The pages of the Russian press have seen many articles of late reflecting on the political implications of the "bankers’ war." Valery Khomyakov argues that over the past four months the financial elite has united around a single theme — the discrediting of Anatoly Chubais. (Delovye lyudi, no. 82) Ivan Sergeev concurs, and fingers Boris Berezovsky as the evil genius behind this campaign. (Kommersant-daily, October 7) Right on cue, Nezavisimaya gazeta — a paper close to Berezovsky — ran an article on October 11 by the maverick governor of Primorye, Yevgeny Nazdratenko, in which he blasted Chubais’s campaign to remove him from office.
Sergeev argues that Berezovsky has successfully unified Russia’s fractured financial elite behind the idea that the technocratic reformism of Chubais and his ally Boris Nemtsov, the so-called "second liberal revolution" launched in March of this year, represents a collective threat to "business as usual" as it had developed over the past five years. Moreover, the journalists suggest that Chubais’s opponents are skillfully using corruption allegations to discredit him in the eyes of his supporters in the US administration and international financial institutions.
Accusations of corruption have been a central theme in the attack on Chubais. These began with revelations about the interest-free loans that Chubais obtained and turned into $350,000 of profit during his three-month sojourn in the private sector in spring of 1996. They continue currently with the accusations against Chubais ally and former privatization chief Alfred Kokh, who while in office took a $100,000 advance for an as yet unwritten book.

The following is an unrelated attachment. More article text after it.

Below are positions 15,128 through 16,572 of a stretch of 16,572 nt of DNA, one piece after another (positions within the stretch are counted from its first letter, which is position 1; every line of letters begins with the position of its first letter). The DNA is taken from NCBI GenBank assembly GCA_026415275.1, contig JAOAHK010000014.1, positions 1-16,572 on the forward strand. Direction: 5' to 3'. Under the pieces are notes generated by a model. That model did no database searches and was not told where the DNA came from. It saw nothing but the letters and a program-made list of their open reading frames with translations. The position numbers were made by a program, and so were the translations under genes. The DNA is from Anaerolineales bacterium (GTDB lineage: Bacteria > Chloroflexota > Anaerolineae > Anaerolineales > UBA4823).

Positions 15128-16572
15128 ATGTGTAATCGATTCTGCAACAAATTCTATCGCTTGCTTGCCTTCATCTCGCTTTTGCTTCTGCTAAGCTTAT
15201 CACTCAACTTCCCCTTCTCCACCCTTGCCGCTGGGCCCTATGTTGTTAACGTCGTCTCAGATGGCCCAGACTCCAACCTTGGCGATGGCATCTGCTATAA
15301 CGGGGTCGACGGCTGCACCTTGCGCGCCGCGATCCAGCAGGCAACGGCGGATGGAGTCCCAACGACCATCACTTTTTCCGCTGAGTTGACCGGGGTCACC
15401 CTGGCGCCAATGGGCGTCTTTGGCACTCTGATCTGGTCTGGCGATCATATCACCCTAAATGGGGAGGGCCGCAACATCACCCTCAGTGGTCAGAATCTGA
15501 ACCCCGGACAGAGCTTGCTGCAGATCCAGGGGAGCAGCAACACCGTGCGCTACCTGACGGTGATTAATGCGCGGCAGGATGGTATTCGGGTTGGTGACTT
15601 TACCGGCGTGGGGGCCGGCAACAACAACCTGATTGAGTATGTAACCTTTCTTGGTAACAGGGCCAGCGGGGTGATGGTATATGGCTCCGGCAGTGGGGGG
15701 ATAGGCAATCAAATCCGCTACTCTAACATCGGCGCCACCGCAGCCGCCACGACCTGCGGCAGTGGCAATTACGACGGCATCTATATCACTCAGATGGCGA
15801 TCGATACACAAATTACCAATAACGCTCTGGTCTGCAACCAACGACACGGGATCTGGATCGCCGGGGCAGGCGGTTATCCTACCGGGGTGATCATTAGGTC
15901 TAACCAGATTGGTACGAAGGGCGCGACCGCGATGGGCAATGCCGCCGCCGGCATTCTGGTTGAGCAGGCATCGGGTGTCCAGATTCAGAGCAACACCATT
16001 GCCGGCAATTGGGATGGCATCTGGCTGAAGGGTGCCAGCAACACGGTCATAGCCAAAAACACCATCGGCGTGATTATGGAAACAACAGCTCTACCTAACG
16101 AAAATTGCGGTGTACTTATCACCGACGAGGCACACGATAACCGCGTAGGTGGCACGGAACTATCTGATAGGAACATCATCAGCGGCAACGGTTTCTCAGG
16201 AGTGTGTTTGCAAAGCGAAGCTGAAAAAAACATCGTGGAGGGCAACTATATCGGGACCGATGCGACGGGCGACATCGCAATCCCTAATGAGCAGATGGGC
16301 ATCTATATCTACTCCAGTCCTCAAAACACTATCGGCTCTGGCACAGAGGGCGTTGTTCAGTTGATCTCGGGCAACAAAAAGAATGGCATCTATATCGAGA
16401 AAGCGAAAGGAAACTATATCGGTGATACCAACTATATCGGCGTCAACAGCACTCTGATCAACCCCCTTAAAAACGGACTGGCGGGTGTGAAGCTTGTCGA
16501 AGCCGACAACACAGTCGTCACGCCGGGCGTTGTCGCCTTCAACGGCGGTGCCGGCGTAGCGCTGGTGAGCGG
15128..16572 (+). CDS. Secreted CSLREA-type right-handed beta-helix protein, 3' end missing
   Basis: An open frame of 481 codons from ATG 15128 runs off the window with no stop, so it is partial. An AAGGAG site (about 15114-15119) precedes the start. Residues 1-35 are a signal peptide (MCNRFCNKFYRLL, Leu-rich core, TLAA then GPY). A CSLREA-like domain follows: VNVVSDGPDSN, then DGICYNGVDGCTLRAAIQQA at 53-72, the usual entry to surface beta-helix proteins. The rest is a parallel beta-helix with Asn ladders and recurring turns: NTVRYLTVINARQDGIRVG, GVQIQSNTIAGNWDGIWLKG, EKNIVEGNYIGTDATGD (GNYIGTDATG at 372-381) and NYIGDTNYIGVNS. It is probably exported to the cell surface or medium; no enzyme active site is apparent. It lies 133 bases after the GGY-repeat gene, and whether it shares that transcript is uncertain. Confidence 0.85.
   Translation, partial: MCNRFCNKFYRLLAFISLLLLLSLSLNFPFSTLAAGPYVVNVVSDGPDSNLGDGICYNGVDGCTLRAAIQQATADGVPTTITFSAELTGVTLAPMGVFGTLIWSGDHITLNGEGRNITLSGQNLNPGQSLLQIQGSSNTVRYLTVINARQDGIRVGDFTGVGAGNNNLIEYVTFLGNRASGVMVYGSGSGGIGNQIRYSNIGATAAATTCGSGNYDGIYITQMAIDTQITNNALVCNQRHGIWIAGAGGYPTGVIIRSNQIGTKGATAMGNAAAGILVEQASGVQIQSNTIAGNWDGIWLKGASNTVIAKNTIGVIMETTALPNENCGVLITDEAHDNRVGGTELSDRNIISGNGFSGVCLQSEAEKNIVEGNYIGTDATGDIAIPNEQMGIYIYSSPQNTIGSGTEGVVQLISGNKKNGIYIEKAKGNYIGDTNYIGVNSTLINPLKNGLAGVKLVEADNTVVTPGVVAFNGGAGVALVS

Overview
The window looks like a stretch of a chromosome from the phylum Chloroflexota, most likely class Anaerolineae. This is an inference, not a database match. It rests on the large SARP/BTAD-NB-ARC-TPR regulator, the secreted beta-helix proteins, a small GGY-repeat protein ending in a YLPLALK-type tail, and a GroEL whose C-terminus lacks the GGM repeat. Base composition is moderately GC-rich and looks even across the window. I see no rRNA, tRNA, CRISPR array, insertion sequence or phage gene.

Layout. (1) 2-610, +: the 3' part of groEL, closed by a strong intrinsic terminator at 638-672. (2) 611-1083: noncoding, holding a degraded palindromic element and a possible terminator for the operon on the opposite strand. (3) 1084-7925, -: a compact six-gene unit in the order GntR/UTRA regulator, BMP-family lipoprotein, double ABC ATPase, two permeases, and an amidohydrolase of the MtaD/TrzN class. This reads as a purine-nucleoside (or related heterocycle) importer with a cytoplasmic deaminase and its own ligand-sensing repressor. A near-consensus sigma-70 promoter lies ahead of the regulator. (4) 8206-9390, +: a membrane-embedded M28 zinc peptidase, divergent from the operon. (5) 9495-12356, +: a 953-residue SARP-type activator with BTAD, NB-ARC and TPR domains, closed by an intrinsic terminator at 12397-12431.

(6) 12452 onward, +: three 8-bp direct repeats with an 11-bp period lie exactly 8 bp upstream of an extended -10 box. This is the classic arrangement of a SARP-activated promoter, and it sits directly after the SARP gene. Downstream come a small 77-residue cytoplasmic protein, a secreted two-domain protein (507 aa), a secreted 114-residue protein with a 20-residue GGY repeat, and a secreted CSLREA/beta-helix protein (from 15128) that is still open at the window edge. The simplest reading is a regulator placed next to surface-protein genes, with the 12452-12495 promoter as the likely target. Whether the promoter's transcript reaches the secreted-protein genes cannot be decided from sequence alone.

Those involved in this devious conspiracy, if it really exists, could not have picked a more opportune time. Last month World Bank president James Wolfensohn made battling corruption a top priority for the bank. Even the OECD is introducing guidelines for its member states which, along the lines of U.S. legislation on foreign corrupt practices, ban dubious "consultancy fees" and other forms of hidden kick-backs. On October 7 the OECD announced that Russia is to be admitted to the club of 29 industrial nations. (Nezavisimaya gazeta, October 9) It is difficult for the Russian government to respond to this international pressure while the pages of the Russian press are full of plausible corruption allegations involving top officials.
Charges of corruption are not confined to the executive branch. Businessman and Duma deputy Konstantin Borovoi told a Duma conference on October 13 that corruption is rife within the legislature itself, with businesses spending millions of dollars to "buy" legislative proposals. He cited the example of a draft law to nationalize the aluminum industry, which caused a slump in the price of aluminum plant shares, making it easier for the bribing corporation to buy them up. (Russian agencies, October 13)
Grozny Decides Against Sending Its Representatives to the Duma.